On 1st May 2012 we wrote to you with an urgent request for an EFSA reappraisal of all EU consents issued thus far for GM soya varieties which are imported for food and feed into Europe. We did this in response to the accumulating evidence of harm to the health of people and animals arising from the production and consumption of both the crops themselves and the associated residues of Roundup and other chemicals. We gave you specific references to support the case we were making, and brought to your attention the disturbing findings of Danish pig farmers who have been using GM soya products in the feed given to their animals.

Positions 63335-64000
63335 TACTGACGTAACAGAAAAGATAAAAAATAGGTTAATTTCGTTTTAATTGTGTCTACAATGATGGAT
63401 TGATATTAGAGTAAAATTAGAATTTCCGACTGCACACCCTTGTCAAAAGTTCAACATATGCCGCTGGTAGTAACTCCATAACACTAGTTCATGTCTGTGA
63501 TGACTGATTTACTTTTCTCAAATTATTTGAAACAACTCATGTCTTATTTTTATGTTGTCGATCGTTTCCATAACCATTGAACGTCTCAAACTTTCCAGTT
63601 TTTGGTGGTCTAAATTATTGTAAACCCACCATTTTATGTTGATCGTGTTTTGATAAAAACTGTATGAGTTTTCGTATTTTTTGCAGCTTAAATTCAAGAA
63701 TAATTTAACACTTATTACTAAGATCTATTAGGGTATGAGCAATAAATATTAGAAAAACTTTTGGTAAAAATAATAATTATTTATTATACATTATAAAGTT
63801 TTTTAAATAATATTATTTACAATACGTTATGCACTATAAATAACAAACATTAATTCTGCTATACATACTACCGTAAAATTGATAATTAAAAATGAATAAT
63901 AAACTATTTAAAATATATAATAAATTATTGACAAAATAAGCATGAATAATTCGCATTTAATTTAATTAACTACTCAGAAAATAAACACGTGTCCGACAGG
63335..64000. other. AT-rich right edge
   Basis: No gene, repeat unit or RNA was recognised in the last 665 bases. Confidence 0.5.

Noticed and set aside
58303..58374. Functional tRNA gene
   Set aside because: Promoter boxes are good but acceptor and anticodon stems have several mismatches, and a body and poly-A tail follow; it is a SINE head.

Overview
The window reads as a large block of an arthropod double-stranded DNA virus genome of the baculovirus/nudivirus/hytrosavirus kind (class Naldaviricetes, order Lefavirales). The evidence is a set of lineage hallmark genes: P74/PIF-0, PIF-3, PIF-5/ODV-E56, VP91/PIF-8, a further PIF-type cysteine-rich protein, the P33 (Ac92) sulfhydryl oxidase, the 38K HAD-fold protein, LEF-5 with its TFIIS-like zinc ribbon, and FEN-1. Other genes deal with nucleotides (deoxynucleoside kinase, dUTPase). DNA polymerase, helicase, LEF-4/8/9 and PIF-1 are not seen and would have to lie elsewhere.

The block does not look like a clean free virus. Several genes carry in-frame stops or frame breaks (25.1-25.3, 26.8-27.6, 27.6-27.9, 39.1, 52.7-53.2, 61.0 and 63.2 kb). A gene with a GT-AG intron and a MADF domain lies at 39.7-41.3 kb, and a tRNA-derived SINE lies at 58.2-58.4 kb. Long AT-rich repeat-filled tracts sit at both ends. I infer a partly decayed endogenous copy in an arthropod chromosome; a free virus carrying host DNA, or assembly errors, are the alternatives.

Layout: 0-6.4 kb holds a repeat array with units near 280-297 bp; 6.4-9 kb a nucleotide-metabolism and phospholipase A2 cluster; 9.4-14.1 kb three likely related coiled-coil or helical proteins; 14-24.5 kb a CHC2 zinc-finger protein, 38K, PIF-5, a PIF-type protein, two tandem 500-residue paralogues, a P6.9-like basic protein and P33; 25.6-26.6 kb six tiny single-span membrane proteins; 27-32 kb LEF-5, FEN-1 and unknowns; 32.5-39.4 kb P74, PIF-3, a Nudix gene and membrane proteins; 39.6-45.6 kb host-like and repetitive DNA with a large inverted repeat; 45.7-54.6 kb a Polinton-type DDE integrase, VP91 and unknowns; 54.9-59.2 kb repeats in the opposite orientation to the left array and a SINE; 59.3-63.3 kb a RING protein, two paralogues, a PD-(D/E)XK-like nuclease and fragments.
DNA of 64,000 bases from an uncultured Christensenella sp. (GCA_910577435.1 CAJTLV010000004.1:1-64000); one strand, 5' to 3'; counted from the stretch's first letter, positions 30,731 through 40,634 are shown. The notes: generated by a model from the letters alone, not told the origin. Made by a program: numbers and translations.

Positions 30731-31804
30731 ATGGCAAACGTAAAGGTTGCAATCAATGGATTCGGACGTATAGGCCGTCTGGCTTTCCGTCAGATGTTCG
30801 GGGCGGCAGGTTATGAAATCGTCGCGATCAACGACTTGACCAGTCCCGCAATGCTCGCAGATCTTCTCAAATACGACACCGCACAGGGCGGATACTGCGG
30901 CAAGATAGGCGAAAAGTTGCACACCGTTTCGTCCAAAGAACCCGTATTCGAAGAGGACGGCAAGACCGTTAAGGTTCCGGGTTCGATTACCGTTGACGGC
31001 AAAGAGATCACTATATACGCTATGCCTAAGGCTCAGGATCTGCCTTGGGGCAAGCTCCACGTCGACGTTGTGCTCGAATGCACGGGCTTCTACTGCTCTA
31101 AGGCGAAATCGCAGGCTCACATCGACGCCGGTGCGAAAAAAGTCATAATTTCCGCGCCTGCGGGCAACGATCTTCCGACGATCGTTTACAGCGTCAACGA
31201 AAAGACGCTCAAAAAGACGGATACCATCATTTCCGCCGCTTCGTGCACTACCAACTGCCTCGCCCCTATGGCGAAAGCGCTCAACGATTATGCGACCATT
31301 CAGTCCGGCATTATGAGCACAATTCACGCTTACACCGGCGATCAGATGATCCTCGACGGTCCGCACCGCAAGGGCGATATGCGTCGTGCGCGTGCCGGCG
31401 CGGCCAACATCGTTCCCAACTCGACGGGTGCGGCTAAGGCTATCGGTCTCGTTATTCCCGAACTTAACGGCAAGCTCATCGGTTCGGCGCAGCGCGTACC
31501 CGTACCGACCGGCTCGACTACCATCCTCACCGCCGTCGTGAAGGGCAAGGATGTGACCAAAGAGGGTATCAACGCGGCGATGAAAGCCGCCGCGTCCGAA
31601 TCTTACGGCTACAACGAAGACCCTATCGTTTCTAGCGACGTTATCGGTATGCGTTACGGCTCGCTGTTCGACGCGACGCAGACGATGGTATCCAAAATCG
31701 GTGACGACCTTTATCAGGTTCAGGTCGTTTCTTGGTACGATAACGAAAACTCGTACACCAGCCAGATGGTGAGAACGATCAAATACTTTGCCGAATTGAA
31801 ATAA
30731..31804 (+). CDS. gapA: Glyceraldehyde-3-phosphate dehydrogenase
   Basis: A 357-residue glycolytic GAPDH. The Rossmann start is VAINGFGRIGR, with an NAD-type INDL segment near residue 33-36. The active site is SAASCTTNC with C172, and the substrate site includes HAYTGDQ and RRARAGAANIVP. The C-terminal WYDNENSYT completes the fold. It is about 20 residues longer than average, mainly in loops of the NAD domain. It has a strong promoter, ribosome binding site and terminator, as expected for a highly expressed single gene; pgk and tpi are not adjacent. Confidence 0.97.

Your response (on 28 June) was profoundly disappointing. We found it complacent and disingenuous, and we are now quite convinced that the Commission's refusal to address the very serious toxic effects of GM soy and Roundup herbicide is both complacent and wilfully negligent, in the light of abundant scientific evidence published in the peer- reviewed scientific literature. This is a very serious matter indeed.
We now turn to some of the points from your letter.